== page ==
We lost so many of our forefathers and their stories thanks to a plague. There was a missing piece in the oral history.
We have a history that goes back hundreds of years, but so much of it has been covered with shame and not recorded in a way that is easily accessible to young people today, who need to draw on it for inspiration and to feel less alone in the world.
I think history is power. It shows us what to do in the face of a backlash so damn it we need it right now. This show shows us how we failed or succeeded in the face of backlash. The backlash we are experiencing right now is not new and there are ways to combat it. Combating it is why it is called When We Rise. It means we can keep the pendulum from swinging too far backwards.
It is a really important lesson for activists. I hope it is a bright torch that can be passed to young activists, but also calls back older activists because we are not done.
WCT: I like the song "Rise Up," by Andra Day, that's used in the previews.
DLB: I can't take credit for that. As far as the soundtrack, we had all this period music picked out to transport an audience back to that time, but I didn't want it to be dusty. We went out to get some of the young talent of today to re-record songs from the past. That is what you will hear on the show.
WCT: Was it difficult to get so many big celebrities onboard for When We Rise?
DLB: Well, first we go for the best actors to bring the roles to life. We put the word out that we were doing a show with this subject on ABC and I think it got a lot of people's attention.
It is not often that actors can do roles like these that might push the needle towards equality.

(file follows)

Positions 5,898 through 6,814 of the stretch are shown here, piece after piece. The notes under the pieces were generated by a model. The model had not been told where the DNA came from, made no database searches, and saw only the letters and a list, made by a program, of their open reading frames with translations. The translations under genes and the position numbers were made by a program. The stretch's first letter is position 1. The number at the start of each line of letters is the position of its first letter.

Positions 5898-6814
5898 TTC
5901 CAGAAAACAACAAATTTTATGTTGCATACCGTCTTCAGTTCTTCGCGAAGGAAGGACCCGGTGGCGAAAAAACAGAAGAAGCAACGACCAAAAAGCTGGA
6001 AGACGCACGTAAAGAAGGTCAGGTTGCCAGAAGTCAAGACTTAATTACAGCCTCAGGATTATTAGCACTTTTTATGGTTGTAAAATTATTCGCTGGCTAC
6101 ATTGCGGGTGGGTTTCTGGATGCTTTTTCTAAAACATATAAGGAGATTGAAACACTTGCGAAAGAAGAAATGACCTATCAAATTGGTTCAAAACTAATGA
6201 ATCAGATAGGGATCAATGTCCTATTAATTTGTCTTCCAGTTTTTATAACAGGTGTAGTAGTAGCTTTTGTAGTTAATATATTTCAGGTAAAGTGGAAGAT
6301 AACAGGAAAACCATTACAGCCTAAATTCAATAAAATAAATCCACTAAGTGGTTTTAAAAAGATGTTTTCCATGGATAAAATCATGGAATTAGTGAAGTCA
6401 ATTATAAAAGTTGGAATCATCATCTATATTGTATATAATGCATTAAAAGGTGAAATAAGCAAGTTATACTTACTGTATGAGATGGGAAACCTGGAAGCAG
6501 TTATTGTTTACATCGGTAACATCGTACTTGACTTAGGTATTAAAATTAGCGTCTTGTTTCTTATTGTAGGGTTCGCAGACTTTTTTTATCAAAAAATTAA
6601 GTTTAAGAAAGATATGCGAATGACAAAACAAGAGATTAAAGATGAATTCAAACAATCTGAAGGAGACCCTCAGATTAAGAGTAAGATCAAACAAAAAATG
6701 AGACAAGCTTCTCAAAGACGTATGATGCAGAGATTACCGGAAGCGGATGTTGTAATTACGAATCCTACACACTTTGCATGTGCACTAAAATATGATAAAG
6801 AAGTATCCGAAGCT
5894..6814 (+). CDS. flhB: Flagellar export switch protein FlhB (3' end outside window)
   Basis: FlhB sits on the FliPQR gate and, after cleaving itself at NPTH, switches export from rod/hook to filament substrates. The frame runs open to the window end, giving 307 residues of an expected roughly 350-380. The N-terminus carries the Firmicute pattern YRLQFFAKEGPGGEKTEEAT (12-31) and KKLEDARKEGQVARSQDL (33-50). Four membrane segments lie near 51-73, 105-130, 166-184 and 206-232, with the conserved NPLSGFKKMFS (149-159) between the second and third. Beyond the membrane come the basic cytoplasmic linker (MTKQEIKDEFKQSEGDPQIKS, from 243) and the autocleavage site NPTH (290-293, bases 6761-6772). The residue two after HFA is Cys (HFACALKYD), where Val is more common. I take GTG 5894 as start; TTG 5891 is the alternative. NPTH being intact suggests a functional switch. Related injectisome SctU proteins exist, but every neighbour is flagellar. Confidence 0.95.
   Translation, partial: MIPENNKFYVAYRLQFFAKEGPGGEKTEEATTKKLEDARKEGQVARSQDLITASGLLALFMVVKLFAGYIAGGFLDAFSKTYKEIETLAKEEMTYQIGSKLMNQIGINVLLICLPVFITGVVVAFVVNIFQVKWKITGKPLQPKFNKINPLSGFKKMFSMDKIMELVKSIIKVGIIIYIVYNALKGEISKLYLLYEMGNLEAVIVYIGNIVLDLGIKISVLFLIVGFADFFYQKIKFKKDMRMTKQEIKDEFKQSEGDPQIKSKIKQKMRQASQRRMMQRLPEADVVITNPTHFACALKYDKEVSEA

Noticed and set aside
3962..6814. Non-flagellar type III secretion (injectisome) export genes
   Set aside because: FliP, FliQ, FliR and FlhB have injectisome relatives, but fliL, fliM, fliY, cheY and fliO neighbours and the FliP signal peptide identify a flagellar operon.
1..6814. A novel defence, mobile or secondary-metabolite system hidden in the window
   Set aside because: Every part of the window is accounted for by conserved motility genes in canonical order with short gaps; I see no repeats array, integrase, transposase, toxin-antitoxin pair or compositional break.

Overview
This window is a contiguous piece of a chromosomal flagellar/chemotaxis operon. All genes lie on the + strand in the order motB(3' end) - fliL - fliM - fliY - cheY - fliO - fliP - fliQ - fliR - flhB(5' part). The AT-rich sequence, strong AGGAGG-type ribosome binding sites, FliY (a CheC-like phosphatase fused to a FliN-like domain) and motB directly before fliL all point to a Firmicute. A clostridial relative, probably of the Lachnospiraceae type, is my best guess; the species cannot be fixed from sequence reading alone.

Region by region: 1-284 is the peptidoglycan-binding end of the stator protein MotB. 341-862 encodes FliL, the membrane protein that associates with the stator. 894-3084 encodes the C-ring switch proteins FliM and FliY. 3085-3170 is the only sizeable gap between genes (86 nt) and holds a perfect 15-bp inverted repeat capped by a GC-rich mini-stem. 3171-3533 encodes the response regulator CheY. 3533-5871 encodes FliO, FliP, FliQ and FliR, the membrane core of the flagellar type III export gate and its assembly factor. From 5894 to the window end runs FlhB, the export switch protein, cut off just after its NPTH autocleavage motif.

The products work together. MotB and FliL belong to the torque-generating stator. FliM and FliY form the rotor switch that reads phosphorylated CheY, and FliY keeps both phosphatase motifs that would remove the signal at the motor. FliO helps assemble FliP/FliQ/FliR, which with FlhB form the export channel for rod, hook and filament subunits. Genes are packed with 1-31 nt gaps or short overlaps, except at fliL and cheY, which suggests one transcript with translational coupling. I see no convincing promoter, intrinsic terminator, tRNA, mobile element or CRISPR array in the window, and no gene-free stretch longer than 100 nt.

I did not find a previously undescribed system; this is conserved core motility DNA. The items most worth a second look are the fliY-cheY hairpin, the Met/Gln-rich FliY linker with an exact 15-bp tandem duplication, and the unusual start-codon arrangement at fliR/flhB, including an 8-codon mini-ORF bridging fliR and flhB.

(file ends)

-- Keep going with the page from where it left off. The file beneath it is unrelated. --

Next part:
We received a "no" only because of scheduling. My dream was Mary-Louise Parker for Roma, and that is where we started. Rachel Griffiths came next and suggested Guy Pierce. Michael K. Williams called in with a passionate phone call telling us about the people he had known that he lost to AIDS. Whoopi Goldberg cut her teeth performing in San Francisco and knew Pat Norman, so she was the ideal choice to play her. Gus Van Sant, who directed the first episode, did a Skype with Rosie O'Donnell, who talked passionately about gender. After reading Del Martin, it helped her understand these issues that she was dealing with better, so that role was perfect for her.
When you have a personal connection it is very meaningful. It can mean their performances will be incredibly authentic.
Look up the young cast, too, because they are fantastic.
WCT: You directed the last two hours. Did you want to direct more of it?
DLB: I only direct more when I think it is best for the project. When I spend so much time researching the script it important to have a collaborator to keep me objective.
Sometimes I am the ideal candidate to direct. In this case the last two hours are two hours that I lived. It made sense that I direct those two. It is about what serves the project the most. I try not to make it about ego.
WCT: Trump's State of the Union address is scheduled right in the middle of the series run?
DLB: It is, but ABC is stepping up in a major way to keep our audience. There is an increase in commercials to remind people to tune back in. They are making the first two hours available online. That is rather unheard of. It is a bold new step. They are airing a miniseries from head to toe over the course of one week. They haven't done that since Roots. They are showing a huge amount of faith in the show, which is a nice compliment.
I want conservatives to be able to watch both programs without it competing in any way, and introduce everyone to this diverse group of LGBT people.
WCT: What are you working on right now?
DLB: Right now I have a movie on HBO about Bayard Rustin and a TV show at FX called The Residence. It is an Upstairs, Downstairs story set in the White House. I also have a miniseries on Charles Lindbergh for HBO.
The thing that is most personal to me this year is that I am writing a book called Mama's Boy: The Story of Two Americas. it is about me and my conservative Mormon mom. We found where the bridges were between our two Americas. By shining a little light on it, I hope to make a dent in the divide.
When We Rise begins Feb. 27 and continues March 1-3 on ABC at 8 p.m. CT.